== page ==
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o£'s. d. CARMINE

Free CARRIAGES of all sorts

Free Casks, empty

Free Cassava Powder, cwt.

0 0 45 Cassia, Buds.

Free Fistula

Free Lignea, lb.

0 0 1 CASTOR

Free CASTS of Busts, Statues, or Figures

Free CATLINGS

Free CAVIARE

Free CEDAR Wood

Free CHALK, unmanufactured, prepared or manufactured, and not otherwise enumerated

Free CHEESE, Cwt.

0 2 6 of and from British Possessions, cwt.

0 1 6 The Duty on Cheese to be charged on landing Weight. By C. M., Oct. 12, 1853, on an application that a quantity of cheese entered for exportation only, may be taken according to an average weight, and that general permission may be granted for the like course to be adopted on any future similar importations.

The Board grant the request in respect to cheese entered for exportation only, application in each instance being made to the landing surveyor of the station, who will direct such quantities of the cheese to be weighed as he may deem necessary, in order to ascertain the average weight of each parcel upon which the total weight is to be computed, care being taken that the whole of the packages be carefully examined. CHERRIES, raw, bush.

0 0 2 dried, until July 5, 1854, inclusive, 16.

0 02 from and after July 5, 1834, lb.

0 0 1} CHERRY WOOD

Free Chicory, or any other Vegetable Matter applicable to the Uses of Chicory or Coffee, roasted or ground, lb.

0 0 4 raw or kiln-dried, until October 10, 1854, inclusive, cwt.

0 4 0 from October io, 1854

Free CHINA ROOT

Free China or Porcelain Ware, plain, painted, gilt, and ornament, cwt.

0 10 0 Chip or Willow for platting

Free CIDER.

Free CINNABARIS NATIVA NATIVA

Free CINNAMON, lb.

0 0 2 QUARTERLY SALES. The quarterly series of public sales opened on Feb. 7, 1854, and were concluded the next day. The 4,361 bales and 70 packages comprised 996 bales of first, 2,402 bales of second, and 966 bales of third and fourth sorts. There have been 3,600 bales and 70 packages sold, at a decline of 2d. to 3d. per pound from the previous sales' currency; the prices obtained have ruled from Is. 4d. to 2s. 1d. per pound for first, Is. 20. to ls. 7d. for second, 1s. to 1s. 4d. for third, and from 11d. to 1s. for fourth sorts.- T'imes. CITRATE of LIME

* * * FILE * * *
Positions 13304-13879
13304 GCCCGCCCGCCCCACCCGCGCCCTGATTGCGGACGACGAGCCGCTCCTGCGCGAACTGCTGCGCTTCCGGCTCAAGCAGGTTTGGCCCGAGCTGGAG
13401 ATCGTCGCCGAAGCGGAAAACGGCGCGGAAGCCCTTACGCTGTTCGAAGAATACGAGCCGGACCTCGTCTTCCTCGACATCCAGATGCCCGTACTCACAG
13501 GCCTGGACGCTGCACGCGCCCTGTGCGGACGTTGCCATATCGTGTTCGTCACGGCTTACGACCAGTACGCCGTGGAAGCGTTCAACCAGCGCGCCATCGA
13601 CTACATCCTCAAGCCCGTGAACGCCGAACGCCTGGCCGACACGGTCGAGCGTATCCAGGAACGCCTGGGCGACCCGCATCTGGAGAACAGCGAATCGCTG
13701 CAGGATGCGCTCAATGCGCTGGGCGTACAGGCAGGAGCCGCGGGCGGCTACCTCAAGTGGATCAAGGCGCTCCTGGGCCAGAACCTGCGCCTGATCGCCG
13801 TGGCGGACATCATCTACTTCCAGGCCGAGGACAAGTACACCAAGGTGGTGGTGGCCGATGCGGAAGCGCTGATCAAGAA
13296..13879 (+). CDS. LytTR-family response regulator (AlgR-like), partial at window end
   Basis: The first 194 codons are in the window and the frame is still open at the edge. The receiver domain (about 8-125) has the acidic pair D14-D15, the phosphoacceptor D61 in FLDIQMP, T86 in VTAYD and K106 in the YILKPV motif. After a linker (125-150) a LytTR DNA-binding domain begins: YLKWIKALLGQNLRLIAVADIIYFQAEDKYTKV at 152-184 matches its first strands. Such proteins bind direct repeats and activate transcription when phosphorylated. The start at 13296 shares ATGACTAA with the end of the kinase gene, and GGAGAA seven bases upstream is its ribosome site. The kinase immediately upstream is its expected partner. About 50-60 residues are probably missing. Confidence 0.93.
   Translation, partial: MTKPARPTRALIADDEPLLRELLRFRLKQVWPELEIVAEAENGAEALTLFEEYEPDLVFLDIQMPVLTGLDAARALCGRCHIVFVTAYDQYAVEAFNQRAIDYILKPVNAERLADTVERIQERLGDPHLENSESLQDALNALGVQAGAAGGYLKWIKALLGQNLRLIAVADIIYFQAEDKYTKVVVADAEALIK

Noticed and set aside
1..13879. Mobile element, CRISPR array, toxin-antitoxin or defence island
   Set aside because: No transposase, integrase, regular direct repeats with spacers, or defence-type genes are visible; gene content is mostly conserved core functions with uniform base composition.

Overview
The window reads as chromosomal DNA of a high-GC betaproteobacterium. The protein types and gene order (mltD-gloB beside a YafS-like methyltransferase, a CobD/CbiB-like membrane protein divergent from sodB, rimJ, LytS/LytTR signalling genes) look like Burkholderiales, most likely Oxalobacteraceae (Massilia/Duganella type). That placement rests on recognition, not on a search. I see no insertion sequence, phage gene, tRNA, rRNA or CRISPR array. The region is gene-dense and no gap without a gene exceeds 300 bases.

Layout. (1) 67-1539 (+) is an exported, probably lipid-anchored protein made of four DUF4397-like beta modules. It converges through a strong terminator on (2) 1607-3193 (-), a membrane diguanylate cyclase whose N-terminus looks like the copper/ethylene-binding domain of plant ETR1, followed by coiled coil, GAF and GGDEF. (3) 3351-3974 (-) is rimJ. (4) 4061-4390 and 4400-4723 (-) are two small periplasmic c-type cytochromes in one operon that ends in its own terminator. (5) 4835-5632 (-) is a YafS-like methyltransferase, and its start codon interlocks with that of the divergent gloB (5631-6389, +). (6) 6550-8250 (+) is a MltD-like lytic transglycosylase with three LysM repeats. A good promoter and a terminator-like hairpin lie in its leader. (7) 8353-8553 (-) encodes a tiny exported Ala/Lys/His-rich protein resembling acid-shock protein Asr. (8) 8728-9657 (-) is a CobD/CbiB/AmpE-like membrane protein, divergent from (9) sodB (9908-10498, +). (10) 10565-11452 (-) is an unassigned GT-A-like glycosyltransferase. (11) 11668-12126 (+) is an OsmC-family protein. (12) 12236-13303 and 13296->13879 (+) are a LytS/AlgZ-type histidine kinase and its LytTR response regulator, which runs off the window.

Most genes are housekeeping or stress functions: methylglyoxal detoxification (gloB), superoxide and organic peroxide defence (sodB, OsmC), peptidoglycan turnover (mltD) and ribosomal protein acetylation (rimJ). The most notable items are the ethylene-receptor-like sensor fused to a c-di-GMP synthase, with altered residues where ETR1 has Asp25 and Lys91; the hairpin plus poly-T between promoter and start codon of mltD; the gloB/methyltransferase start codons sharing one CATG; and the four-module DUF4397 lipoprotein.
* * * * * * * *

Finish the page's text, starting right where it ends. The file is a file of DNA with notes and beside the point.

Free CITRIC ACID

Free CITRON, preserved with Salt

Free CIVET.

Free Clocks, not ex. val. of 5s. each, doz..

0 4 0 ex. val. of 5s. and not ex. val. of 12s. 6d., each doz.. 0 8 0 ex. val. of 12s. 6d. and not ex. val. of 31., each 0 2 0 ex. val. of 31. and not ex. val. of 101. each

0 4 0 ex. val. of 101. each, each

0 10 0 Cloves, lb.

0 0 2 For QUANTITIES, see MISCELLANEOUS INFORMATION, prefixed to the Journal.

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£ $. d. COALS, Culm, or Cinders

Free COBALT

Free Ore of, and Oxide of

Free COCHINEAL

Free COCHINELLA WOOD

Free Cocoa, lb.

0 0 1 Husks and Shells, lb.:

0 0 0 Paste or Chocolate, lb.

0 0 2 Coculus Indicus, cwt.

0 5 0 COFFEE, Ib.

0 0 3 kiln-dried, roasted, or ground, lb.

0 0 4 Coir Pope, Twine, and Strands

Free COLOCYNTH

Free COLUMBO Root

Free Comfits, dry, until July 5, 1854, inclusive, lb. 5,

0 0 2 from and after July 5, 1854, lb.

0 0 1 CONFECTIONERY, July 5, 1854, inclusive, lb.

0 0 2 from and after July 5, 1854, lb.

0 0 11 COPPER, Ore of

Free Regulus of : :

Free old, fit only to be re-manufactured

Free unwrought, in Bricks or Pigs, Rose Copper, and all cast Copper